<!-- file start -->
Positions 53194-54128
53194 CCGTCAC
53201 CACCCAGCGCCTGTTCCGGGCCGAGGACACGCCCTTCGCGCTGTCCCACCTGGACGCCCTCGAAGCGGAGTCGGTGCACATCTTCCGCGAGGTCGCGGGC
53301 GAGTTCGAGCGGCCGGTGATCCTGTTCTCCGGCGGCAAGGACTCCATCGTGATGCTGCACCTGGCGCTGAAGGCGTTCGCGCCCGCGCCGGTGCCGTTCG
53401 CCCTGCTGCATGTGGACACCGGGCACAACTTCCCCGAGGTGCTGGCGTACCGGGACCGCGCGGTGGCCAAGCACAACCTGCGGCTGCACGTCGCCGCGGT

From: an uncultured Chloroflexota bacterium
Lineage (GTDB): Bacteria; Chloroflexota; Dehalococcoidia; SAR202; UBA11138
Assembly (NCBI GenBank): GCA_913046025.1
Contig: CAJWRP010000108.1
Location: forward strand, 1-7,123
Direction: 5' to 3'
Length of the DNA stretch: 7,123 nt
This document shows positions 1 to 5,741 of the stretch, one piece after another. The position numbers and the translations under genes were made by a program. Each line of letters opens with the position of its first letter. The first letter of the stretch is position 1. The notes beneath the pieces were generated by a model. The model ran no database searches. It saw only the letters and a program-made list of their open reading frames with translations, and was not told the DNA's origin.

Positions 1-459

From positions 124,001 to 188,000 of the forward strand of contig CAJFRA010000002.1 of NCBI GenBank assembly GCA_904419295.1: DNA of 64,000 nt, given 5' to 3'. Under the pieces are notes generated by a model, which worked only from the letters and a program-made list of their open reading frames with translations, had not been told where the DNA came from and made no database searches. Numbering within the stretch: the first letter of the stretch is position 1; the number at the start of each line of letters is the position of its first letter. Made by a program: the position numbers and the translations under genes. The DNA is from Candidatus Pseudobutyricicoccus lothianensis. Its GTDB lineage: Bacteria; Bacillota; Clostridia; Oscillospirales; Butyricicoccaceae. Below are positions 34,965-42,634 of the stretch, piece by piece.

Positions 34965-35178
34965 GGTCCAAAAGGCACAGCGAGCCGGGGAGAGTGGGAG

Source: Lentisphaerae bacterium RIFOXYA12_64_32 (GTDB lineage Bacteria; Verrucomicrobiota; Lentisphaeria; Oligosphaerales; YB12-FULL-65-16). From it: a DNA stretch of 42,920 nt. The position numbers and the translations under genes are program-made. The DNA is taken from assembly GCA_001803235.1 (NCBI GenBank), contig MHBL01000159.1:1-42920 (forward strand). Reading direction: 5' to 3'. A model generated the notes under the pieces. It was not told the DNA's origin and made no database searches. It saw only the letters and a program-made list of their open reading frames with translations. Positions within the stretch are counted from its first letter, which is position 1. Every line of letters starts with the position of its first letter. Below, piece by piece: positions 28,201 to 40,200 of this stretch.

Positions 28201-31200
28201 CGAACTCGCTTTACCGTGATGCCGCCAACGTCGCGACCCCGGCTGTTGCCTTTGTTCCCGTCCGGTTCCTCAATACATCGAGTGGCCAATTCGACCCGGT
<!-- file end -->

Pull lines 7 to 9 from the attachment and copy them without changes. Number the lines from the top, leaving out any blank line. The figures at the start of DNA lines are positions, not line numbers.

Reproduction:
Lineage (GTDB): Bacteria; Chloroflexota; Dehalococcoidia; SAR202; UBA11138
Assembly (NCBI GenBank): GCA_913046025.1
Contig: CAJWRP010000108.1